What you see here is a free railway pass, made of gold. This is how Members of Parliament in New Zealand travelled with the railway from the 1870’s.
The use of gold medallions instead of paper passes was being questioned, as we can read in this article in Tuapeka Times, 13 June 1888 (extracts below):
In 1893, the gold passes were replaced by leather passes. Not a welcome decision, though, as we learn from “Hon. W.M. Bolt’s indignant protest against being asked to put a leather medal in front part of his distinguished anatomy”. The background to this decision is explained in Tuapeka Times, 26 July 1893 (extracts below):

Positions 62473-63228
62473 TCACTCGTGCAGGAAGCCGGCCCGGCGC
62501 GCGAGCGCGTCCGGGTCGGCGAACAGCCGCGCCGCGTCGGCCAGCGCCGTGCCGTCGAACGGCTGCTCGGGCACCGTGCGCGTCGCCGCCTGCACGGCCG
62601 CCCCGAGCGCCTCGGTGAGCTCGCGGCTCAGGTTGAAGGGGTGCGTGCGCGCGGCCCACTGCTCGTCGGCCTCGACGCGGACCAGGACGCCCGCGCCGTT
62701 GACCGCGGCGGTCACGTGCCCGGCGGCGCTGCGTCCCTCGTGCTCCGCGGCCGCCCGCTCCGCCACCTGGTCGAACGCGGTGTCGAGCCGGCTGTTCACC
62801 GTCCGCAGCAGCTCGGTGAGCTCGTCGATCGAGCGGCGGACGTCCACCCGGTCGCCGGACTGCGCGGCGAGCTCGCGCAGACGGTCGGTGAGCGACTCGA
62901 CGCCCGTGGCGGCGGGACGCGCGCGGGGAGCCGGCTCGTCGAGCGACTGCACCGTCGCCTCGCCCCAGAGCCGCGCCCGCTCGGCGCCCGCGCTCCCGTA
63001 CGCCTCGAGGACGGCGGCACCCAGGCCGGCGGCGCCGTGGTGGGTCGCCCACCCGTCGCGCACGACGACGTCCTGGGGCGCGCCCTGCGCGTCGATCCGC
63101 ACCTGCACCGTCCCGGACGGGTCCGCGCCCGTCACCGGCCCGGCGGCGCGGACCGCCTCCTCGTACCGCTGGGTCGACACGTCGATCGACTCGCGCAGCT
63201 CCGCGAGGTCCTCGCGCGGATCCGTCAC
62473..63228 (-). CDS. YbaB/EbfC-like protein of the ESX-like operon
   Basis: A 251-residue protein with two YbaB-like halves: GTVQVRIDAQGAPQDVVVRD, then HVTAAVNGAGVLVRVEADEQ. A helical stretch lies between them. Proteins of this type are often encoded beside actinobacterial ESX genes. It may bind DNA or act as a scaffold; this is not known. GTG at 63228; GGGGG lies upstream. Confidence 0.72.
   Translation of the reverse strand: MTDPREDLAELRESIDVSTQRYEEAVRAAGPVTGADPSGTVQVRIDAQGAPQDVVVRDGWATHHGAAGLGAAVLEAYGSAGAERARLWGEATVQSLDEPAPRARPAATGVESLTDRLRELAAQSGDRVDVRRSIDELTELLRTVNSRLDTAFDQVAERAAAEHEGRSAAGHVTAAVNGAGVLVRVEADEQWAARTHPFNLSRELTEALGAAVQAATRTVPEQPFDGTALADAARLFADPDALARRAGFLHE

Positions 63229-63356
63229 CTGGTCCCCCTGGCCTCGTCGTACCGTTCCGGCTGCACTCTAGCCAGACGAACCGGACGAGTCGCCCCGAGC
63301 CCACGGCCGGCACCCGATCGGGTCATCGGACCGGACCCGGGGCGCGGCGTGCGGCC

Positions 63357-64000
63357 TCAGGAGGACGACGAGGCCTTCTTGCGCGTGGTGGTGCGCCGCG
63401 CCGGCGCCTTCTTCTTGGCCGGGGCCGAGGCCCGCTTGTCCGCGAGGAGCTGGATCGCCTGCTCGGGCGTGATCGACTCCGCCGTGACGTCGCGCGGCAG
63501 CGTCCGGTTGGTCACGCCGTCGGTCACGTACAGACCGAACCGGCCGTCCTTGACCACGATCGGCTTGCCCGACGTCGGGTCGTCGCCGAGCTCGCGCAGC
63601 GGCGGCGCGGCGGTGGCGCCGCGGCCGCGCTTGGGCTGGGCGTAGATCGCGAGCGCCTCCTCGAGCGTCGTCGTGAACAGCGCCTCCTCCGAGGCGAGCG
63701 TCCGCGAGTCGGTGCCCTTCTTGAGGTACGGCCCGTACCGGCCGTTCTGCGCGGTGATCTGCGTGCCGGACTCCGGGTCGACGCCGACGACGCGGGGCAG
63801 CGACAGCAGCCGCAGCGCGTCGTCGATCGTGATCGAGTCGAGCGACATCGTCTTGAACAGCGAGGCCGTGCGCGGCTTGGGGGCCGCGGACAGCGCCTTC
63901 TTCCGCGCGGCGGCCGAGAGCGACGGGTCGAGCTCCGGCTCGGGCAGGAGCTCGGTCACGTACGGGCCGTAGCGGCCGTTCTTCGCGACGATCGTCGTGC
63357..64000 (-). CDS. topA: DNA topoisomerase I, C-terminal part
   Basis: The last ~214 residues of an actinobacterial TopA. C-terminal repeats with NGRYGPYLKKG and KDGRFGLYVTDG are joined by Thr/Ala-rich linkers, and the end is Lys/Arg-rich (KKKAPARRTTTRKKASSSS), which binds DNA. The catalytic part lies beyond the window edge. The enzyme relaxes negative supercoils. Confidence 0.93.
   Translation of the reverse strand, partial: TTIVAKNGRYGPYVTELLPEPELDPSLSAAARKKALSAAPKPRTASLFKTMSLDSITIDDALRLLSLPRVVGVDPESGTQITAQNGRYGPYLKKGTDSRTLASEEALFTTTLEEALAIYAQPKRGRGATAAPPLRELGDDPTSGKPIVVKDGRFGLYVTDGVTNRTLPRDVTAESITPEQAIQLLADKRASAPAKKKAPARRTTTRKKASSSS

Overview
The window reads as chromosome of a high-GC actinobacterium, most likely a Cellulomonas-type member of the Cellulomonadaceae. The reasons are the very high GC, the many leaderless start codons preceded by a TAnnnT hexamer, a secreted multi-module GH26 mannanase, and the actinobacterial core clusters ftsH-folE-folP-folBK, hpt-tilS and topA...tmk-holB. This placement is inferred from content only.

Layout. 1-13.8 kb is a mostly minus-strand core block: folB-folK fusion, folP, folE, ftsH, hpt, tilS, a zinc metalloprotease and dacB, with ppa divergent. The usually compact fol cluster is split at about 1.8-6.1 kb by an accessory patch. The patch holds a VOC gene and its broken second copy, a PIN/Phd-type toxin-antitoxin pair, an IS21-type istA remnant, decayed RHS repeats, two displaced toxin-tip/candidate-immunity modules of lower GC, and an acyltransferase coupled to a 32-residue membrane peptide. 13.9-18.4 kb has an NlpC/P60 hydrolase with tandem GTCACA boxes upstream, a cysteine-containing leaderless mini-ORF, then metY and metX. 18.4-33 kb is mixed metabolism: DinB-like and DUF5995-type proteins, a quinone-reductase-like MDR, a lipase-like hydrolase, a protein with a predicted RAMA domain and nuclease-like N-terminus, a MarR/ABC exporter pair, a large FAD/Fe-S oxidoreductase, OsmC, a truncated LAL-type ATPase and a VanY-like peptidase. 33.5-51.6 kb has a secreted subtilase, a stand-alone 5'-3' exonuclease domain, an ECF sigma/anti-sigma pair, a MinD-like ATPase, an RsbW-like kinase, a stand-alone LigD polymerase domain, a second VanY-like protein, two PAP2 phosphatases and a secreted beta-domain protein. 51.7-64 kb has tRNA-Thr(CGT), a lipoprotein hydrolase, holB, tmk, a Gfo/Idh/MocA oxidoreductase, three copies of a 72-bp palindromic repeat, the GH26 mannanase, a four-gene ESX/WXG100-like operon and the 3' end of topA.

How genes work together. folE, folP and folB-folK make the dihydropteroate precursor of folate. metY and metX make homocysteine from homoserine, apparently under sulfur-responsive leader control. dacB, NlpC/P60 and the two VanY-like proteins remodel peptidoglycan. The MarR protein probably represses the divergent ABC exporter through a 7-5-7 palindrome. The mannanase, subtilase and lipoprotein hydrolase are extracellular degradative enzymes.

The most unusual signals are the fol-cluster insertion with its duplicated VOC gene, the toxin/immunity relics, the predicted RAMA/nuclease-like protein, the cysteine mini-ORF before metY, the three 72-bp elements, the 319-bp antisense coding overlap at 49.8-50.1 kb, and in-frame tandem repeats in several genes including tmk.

Source: National Library of New Zealand.
A lot has changed since. Today, it’s not an issue to put objects of whatever material “in front part of our distinguished anatomy”, and as for the railway, senior citizens and veterans in New Zealand can use public transport for free (off peak hours), with a SuperGold pass. It’s made of plastic, but it’s the idea that counts, isn’t it?
Inspired by online jewellery collections, I occasionally introduce an image together with a few words. I call it Storytime, because I believe that jewellery carry so many stories. You are more than welcome to add your own poem, words or thoughts in a comment – be my guest!